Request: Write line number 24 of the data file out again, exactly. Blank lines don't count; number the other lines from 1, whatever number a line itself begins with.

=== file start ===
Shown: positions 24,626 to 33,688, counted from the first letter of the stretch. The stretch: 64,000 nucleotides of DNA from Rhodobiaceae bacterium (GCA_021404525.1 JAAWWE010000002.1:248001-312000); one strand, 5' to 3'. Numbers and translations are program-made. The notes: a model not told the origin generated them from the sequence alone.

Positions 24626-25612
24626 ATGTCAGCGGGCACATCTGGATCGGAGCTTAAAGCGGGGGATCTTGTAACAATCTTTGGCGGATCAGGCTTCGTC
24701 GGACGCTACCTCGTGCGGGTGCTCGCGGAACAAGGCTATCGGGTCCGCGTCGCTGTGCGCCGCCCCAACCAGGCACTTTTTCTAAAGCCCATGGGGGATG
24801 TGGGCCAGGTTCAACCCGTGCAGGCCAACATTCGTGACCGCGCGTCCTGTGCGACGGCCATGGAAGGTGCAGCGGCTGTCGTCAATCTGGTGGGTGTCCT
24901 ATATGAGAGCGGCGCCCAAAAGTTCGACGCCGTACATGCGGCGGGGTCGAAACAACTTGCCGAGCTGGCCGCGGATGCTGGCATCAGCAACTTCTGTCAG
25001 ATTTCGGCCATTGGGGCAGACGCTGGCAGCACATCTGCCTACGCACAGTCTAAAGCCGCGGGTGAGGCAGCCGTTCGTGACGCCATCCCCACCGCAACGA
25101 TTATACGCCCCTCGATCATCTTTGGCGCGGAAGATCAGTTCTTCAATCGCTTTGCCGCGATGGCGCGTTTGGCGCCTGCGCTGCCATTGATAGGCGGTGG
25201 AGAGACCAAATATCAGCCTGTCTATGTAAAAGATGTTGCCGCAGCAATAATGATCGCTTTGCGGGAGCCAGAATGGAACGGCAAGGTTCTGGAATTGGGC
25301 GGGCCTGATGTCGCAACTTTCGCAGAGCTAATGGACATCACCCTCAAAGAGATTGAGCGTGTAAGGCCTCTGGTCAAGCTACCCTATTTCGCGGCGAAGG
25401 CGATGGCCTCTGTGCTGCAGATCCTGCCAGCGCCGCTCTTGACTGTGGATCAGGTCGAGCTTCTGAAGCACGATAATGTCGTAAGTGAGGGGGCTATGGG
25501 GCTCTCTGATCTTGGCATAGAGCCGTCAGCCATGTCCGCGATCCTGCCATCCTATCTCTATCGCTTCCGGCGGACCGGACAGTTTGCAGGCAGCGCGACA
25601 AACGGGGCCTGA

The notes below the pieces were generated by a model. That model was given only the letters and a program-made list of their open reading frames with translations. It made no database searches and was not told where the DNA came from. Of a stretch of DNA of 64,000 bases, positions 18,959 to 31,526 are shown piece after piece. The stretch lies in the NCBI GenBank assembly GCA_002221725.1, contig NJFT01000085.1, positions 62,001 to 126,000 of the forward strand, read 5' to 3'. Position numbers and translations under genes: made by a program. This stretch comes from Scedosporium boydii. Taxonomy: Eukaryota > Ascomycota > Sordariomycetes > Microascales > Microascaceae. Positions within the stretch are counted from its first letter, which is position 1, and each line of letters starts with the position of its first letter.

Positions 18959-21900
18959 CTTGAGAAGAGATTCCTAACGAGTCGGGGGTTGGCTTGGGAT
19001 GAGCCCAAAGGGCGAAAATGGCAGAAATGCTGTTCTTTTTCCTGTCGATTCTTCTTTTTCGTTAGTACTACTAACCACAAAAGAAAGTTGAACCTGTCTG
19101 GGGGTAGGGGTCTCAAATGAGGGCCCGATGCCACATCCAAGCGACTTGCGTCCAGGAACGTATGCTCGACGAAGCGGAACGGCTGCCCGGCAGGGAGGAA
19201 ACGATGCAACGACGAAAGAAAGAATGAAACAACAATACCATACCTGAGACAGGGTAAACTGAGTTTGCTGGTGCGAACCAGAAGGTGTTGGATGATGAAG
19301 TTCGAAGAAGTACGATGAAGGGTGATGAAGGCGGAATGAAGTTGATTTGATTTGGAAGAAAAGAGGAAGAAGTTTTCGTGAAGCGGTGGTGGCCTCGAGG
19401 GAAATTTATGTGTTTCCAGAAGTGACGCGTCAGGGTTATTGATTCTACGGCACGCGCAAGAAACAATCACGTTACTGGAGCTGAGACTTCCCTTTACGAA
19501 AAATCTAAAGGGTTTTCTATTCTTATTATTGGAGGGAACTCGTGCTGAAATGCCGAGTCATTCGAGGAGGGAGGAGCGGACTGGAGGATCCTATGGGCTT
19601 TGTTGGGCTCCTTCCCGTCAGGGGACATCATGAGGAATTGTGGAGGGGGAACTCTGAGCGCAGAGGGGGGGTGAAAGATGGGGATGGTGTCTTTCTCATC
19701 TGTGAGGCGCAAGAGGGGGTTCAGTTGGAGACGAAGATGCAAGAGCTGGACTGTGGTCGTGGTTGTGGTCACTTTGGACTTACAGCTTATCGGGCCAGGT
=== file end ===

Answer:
19701 TGTGAGGCGCAAGAGGGGGTTCAGTTGGAGACGAAGATGCAAGAGCTGGACTGTGGTCGTGGTTGTGGTCACTTTGGACTTACAGCTTATCGGGCCAGGT